Results—Dogs were 7 to 15 years of age and had nonspecific clinical signs (vomiting, anorexia, and lethargy). Physical examination findings included icterus, signs of depression, and signs of discomfort on palpation of the abdomen . Sixteen dogs had a definitive diagnosis and 6 dogs were strongly suspected of having a gallbladder mucocele on the basis of results of abdominal ultrasonography. Fifteen dogs survived after surgery; 3 of these dogs had bile-induced peritonitis, and 4 had pancreatitis. One dog was euthanatized as a result of severe pancreatitis, and 1 was euthanatized because of acute renal failure; 5 dogs died as a result of pancreatitis, cholecystitis, or bile-induced peritonitis. Hepatic abnormalities were detected histologically in all dogs.

Conclusions and Clinical Relevance—No predictors of survival were identified. No associations between outcome of surgical treatment (survival vs nonsurvival) and preoperative findings, biliary rupture, surgical procedure performed, results of histologic examination of the liver, or development of pancreatitis were found. Cholecystoduodenostomy and cholecystectomy appear to be acceptable treatments for gallbladder mucocele. (J Am Vet Med Assoc 2004;225:1418–1422)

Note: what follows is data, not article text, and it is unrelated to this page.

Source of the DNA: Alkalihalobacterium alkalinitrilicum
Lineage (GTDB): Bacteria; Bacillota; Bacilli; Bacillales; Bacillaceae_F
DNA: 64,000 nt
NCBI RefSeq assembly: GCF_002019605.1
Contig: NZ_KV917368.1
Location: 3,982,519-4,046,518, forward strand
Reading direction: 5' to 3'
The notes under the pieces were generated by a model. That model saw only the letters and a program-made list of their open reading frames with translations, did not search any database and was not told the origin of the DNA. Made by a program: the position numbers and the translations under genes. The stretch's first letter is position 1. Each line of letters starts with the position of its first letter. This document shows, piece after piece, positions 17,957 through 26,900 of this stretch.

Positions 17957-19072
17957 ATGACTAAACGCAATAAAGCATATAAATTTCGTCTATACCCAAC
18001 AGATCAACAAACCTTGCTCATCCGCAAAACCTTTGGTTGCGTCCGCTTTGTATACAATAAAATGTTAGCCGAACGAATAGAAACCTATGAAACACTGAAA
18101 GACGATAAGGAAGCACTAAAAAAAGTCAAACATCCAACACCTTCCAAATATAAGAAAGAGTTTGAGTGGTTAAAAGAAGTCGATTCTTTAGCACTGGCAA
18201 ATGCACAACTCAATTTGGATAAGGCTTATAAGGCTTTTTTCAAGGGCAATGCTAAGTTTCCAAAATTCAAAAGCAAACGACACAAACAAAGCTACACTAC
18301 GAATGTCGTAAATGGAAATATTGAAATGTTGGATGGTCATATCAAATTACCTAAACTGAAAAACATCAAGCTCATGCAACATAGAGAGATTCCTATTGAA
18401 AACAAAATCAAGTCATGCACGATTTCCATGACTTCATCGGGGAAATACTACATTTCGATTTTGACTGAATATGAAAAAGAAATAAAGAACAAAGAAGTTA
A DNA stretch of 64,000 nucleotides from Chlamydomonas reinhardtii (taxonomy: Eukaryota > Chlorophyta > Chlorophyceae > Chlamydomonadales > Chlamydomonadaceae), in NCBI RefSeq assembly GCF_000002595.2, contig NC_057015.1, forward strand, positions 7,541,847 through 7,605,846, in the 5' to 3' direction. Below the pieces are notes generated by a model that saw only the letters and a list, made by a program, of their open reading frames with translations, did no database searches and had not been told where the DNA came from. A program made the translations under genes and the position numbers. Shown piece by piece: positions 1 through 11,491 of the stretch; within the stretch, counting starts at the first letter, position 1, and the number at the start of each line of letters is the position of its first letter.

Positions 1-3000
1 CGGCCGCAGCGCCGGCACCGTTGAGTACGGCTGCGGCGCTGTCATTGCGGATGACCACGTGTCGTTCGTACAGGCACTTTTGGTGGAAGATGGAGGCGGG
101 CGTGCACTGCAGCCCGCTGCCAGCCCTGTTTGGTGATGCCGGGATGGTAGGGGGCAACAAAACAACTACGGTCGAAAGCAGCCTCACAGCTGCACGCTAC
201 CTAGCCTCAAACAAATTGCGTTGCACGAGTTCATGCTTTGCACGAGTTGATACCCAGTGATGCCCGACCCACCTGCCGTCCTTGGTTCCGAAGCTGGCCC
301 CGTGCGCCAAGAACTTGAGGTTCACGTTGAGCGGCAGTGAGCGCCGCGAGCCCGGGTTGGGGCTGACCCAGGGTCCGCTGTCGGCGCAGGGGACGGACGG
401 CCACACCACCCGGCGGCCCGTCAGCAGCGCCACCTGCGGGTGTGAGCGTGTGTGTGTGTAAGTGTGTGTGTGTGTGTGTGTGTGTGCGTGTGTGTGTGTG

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in Journal of the American Veterinary Medical Association

Abstract

OBJECTIVE To determine frequency of postoperative complications in cats undergoing perineal urethrostomy (PU) in which poliglecaprone 25 was used for closure and identify possible predisposing factors for development of complications.

DESIGN Retrospective case series.

ANIMALS 61 cats that underwent PU.

PROCEDURES Medical records for cats that underwent PU at Gulf Coast Veterinary Specialists between 2007 and 2012 were reviewed. Information regarding signalment, perioperative conditions, surgical procedures, treatments, and postoperative complications were obtained from medical records and by telephone follow-up.

RESULTS 11 of 61 (18%) cats developed minor short-term (ie, ≤ 2 months after surgery) complications, 1 of 61 (1.6%) cats developed a major short-term complication requiring surgical revision, and 16 of 38 (42%) cats developed minor long-term complications. No major long-term complications were identified. Preoperative urinary tract infection was significantly associated with development of minor short-term complications, but use of an indwelling urinary catheter after surgery was not significantly associated with development of postoperative complications.